Minerva Cheng Ming-wai
With the benefit of hindsight, two youth local entrepreneurs told The Young Reporter how they got their business ventures off the ground confidently with assistance when financial tsunami set in.
Young people tended to be more conservative in job-seeking under the global financial turmoil according to a survey conducted by Hong Kong Federation of Youth Groups (HKFYG) . Still, some of them chose to start up businesses as the first step of their career pathways.
A poll released by HKFYG in March 2009 showed only 24.2% of over 300 respondents would opt for business start-ups among self-employment, employment and business start-ups - compared with 42.1% in the post-SARS poll in 2003.
Mr Wong Kwok-tei, the centre-in-charge of Kwai Fong Centre of Youth Employment Start (Y.E.S.), said that business start-up should not be determined by economic situation but a practicable plan. One of the common problems faced by green entrepreneurs was the lack of knowledge in procedures of establishing a business.
Business starter, Mr Roy Lau Tsz-pong, even believed starting a business was “physically easy”, as he said, it only required starters to pay a visit to the Inland Revenue Department in Wan Chai.
Mr Lau is an all-rounded trainer and event organiser who is skilled in balloon-twisting and was “forced” to turn his interest into career under the gloomy economy. “Economic downturn spurred me to start a business,” he said.
As a fresh secondary school graduate in 2004, Mr Lau did not have many ideas on procedures for business start-up. Assistance of the government’s pilot scheme had helped him a lot.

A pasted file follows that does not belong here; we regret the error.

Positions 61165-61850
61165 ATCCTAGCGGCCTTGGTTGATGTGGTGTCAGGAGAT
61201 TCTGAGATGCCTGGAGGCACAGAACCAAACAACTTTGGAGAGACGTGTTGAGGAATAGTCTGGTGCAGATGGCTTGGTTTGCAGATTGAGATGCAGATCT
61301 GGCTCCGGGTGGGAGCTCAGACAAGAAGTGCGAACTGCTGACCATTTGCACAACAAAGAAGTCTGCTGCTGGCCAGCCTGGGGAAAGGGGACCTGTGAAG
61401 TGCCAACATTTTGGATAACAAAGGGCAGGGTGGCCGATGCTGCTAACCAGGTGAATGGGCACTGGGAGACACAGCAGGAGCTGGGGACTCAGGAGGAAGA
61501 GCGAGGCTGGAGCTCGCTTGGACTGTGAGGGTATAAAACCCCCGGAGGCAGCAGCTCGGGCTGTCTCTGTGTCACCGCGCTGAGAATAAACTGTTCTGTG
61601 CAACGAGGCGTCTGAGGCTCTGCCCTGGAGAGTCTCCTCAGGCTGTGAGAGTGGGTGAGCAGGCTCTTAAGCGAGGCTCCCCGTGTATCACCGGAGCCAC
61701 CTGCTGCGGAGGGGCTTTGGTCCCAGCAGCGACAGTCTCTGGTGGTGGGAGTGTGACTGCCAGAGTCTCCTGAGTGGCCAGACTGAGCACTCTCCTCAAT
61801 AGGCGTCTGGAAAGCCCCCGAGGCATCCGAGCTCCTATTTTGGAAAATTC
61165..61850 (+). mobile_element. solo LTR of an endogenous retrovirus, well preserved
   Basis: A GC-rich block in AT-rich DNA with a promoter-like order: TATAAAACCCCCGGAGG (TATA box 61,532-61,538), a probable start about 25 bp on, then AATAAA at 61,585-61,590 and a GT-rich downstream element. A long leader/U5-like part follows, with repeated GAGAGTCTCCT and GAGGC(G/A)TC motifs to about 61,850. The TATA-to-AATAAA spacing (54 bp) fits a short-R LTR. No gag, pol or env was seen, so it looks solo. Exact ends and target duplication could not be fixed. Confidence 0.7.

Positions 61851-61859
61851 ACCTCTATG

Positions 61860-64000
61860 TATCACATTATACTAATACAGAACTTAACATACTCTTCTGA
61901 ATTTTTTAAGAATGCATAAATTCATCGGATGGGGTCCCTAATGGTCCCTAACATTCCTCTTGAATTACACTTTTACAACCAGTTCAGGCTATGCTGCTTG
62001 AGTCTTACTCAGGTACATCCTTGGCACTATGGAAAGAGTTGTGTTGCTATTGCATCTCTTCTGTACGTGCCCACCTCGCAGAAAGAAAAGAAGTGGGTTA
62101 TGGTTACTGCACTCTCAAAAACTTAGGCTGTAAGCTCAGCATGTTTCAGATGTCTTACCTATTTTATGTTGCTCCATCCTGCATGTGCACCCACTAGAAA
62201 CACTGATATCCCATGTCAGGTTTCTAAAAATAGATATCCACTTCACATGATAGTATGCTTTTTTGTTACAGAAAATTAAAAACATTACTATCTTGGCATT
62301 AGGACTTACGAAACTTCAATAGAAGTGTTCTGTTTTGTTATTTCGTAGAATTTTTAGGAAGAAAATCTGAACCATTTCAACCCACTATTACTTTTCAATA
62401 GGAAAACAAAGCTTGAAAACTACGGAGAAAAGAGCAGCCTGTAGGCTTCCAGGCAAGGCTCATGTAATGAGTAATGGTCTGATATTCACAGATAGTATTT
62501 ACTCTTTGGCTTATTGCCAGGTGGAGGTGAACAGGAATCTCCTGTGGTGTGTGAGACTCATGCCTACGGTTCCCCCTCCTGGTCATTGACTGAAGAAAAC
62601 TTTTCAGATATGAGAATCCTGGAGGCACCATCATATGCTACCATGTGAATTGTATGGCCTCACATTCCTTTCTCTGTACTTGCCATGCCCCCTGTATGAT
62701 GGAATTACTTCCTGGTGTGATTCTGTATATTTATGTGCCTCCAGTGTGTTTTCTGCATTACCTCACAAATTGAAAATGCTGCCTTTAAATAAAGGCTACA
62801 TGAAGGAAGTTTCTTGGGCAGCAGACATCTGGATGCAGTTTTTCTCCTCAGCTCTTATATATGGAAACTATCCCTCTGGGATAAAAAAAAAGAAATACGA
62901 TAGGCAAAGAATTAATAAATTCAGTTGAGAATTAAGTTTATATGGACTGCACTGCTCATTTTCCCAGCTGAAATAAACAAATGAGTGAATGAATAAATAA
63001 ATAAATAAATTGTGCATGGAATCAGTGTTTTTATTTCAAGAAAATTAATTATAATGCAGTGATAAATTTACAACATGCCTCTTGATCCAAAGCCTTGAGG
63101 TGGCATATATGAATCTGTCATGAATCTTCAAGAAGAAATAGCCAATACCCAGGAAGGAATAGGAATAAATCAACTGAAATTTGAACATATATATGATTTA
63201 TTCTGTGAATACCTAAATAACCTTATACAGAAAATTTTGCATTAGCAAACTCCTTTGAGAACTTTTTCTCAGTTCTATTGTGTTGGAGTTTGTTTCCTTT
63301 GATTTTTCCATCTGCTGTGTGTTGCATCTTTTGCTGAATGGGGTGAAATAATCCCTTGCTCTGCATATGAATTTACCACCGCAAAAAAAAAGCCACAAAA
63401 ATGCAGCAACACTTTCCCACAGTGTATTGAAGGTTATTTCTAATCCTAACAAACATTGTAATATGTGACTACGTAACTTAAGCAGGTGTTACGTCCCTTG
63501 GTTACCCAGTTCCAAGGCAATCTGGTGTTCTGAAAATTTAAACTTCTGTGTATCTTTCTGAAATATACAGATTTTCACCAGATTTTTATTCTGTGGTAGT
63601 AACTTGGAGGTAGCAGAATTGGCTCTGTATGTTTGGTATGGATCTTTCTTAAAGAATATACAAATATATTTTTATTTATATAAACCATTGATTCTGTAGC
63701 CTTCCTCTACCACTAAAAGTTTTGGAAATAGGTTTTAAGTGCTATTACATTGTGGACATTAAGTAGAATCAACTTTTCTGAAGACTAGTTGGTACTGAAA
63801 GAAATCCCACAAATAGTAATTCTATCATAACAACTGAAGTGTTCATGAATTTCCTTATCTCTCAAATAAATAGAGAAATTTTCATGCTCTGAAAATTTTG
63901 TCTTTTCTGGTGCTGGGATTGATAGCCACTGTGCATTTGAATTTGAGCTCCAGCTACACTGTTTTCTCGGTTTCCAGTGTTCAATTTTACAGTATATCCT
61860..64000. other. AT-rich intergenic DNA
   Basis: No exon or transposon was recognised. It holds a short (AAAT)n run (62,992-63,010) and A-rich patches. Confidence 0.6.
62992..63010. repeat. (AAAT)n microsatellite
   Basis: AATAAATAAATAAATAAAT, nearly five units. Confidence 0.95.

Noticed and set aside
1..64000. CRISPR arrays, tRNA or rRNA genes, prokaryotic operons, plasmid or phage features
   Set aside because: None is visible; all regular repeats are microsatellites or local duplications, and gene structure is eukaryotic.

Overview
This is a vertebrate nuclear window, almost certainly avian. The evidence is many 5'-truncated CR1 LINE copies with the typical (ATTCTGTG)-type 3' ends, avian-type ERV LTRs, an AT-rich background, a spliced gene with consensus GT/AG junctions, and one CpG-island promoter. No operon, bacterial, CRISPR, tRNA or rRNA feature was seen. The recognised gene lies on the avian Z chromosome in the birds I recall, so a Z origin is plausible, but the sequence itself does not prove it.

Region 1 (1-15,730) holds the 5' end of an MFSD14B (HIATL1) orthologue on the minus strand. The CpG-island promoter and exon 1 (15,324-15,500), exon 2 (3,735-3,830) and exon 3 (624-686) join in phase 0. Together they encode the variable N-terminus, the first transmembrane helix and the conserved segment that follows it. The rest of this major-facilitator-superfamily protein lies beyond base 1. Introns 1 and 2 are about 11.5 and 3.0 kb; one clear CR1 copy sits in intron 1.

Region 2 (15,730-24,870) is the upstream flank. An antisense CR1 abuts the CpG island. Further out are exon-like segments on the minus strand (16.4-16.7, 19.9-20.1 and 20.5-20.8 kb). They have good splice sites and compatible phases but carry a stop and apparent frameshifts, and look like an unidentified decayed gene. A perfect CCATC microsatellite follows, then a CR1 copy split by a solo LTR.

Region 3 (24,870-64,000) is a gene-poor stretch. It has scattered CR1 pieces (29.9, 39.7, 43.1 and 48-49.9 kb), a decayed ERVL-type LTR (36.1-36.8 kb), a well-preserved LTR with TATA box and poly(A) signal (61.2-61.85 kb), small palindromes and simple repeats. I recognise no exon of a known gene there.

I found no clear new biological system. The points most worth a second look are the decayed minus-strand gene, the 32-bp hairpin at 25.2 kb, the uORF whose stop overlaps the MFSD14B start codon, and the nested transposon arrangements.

The Labour Department had set up “Youth Self-employment Support Scheme” (Y.S.S.S.) from May 2004 to September 2005 to train and assist potential young entrepreneurs to become self-employed.
In recent years, there have been more services available to young people who wish to start their own business. HKFYG launched “Youth Business Hong Kong” in 2005 and the government set up Y.E.S. in 2007. Both offer consultation services, trainings, workshops, seminars and mentorship programmes for potential business starters.
Mr Lau said business start up was indeed of high risk because of uncertainties on capital and networking. “Traditionally, decent jobs plus stable income mean good career. I am lucky to have support from my family and friends, which is not common in our society,” he said.
Ms Fiona Wong Ming-yan, a mosaic-making young business starter said that Youth Business Hong Kong has helped her a lot in expanding her social network.
Networking is vital to green entrepreneurs. She commented that mapping social network offered a platform for them to share their experiences in business start-up and to reach potential clients.
“Since the decision [of business start-up] has been made, I didn’t plan to call it a halt. 1 just changed the marketing strategies and approaches,” she recalled.
Due to the novel nature of Ms Wong’s business, she has to make cold calls, check emails frequently to approach and hold every prospective customer. In order to connect with more people, she has set up an outdoor booth herself in Stanley every month.
Apart from assistance given by the government and non-government organisations, entrepreneurial spirit is also a crucial factor to be a successful business starter, said Mr Lau.
He believed that it was hard to be an entrepreneur without self discipline. “Many think you’re care-free in your own company... You can do whatever you want anytime. However, I have no office hour if you think deeply,” he said.
As a young entrepreneur Ms Wong told budding young starters to open their minds and to take actions without any regrets. “I am adventurous and optimistic, why not I try?” she said.
Edited by Isa Kwok Ling